The Senate has important retirement legislation before it
Proposed retirement bill says to working Americans: ‘We’ve got you’
With so much to worry about in the U.S. and across the world, it would be a great comfort to relieve working Americans of one of their greatest financial worries: having enough money for retirement.
A bipartisan bill, Securing a Strong Retirement Act of 2022 (SSRA), heading to the Senate aims to build on existing retirement legislation — The Setting Every Community Up for Retirement Enhancement Act of 2019 (SECURE Act) — and better prepare working Americans to live their best retirements.
The SECURE Act was big. It was bold. It made changes that helped businesses more easily offer workplace retirement plans. And, it was the first major retirement policy approved in over a decade.
Now, the Senate has a chance to build on that progress. We have enjoyed working with the Senate in the past and we are looking forward to working with lawmakers again as they consider and work through this important legislation.
It’s even more important now when working Americans are dealing with inflation, increasing interest rates and bigger tabs at the gas pump. It may feel, to some, that there is just no time or money to plan for their future.
The proposed SSRA offers a glimmer of hope and a steady oar in these rocky economic waves. It would provide even more security for working Americans, and it says: “We’ve got you.”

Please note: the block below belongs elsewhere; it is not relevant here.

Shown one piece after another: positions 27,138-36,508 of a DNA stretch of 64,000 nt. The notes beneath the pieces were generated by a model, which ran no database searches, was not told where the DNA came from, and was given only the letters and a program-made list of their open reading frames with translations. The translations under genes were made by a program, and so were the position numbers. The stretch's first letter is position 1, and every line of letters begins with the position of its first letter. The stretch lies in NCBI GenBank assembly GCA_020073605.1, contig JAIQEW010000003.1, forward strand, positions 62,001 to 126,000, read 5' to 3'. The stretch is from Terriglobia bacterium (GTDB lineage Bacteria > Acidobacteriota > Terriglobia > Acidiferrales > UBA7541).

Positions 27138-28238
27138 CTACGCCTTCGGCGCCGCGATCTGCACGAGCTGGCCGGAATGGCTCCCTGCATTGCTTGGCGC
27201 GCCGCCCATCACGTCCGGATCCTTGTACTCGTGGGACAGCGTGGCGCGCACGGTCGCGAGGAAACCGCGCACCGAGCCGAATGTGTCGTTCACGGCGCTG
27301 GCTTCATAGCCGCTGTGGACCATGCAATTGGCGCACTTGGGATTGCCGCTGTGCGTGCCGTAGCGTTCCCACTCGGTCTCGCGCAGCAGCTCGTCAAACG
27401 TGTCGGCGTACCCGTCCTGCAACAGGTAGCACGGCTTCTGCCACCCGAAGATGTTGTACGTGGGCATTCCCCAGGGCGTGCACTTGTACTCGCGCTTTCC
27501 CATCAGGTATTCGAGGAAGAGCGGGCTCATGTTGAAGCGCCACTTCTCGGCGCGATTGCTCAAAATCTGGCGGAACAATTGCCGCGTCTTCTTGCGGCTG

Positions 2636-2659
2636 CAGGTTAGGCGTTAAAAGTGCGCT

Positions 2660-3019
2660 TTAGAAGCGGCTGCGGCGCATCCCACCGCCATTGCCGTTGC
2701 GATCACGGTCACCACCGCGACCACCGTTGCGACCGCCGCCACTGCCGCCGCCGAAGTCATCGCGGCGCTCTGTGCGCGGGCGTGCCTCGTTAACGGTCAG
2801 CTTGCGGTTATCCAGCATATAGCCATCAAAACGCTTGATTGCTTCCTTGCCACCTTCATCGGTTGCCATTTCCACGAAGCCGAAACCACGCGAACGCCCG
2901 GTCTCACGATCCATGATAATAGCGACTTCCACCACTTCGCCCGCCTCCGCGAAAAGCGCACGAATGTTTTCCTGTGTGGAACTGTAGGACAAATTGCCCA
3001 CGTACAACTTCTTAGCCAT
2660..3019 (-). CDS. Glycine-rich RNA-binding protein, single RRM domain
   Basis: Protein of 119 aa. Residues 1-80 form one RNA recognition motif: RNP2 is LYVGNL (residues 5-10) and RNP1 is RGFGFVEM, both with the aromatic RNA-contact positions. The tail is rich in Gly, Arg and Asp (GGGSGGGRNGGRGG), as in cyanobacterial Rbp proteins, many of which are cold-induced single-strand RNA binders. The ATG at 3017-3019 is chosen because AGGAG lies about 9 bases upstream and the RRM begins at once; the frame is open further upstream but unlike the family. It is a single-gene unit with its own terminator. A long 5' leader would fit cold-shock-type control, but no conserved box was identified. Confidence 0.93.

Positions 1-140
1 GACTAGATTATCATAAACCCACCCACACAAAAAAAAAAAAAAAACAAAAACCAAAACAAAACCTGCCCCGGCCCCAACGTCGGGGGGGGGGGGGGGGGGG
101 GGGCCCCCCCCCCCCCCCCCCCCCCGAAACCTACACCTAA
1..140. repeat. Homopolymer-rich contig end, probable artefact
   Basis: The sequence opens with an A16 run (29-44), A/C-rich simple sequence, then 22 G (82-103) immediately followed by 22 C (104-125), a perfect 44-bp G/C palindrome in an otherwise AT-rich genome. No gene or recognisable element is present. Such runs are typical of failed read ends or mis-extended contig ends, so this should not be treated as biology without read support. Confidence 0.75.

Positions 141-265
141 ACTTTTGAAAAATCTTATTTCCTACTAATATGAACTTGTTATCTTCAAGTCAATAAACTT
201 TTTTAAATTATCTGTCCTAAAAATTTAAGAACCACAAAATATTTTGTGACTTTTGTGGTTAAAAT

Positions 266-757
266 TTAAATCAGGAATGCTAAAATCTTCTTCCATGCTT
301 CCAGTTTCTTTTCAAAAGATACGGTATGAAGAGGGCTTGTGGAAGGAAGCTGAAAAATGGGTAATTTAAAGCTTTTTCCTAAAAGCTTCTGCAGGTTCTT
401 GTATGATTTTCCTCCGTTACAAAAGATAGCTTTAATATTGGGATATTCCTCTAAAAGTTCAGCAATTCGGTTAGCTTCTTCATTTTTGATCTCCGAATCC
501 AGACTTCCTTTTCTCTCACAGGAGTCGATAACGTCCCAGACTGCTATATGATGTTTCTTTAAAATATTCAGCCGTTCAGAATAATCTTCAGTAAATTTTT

We believe the introduction and passage of the SSRA of 2022 would make a difference in the lives of many working Americans and further promote retirement security.
SSRA would expand automatic enrollment in retirement plans. We know that automatic enrollment in workplace retirement plans boosts participation. Americans today are saving an average of 8.2% of their salary in their workplace retirement plans.1 That’s up from 7.8% at the outset of the pandemic, according to Empower’s research of nearly 4 million of its plan participants.1
We know auto-enrollment works. These features have had a significant impact on improving retirement savings since they were first included in the Pension Protection Act of 2006. Our research shows that millennials 2— those who were born after 1981 and the first generation to benefit from these features — are on track to replace 75% of their income in retirement compared to Generation X workers who are on track to replace 61% and baby boomers who are on track to replace 58%.
Working Americans kicked off this year with conflicting feelings about their financial health. On the one hand, rising markets have given people more confidence in their investment accounts and retirement savings. But at the same time, fewer Americans are confident in the economy, their ability to meet financial goals or their overall financial state. In a recent Empower survey,2 about 40% of Americans reported confidence in the U.S. economy in Q4 2021, down from nearly 70% before COVID hit in the first quarter of 2020.
Lawmakers have a chance to ease some of that anxiety with legislation aimed at getting working Americans back on track with their financial goals.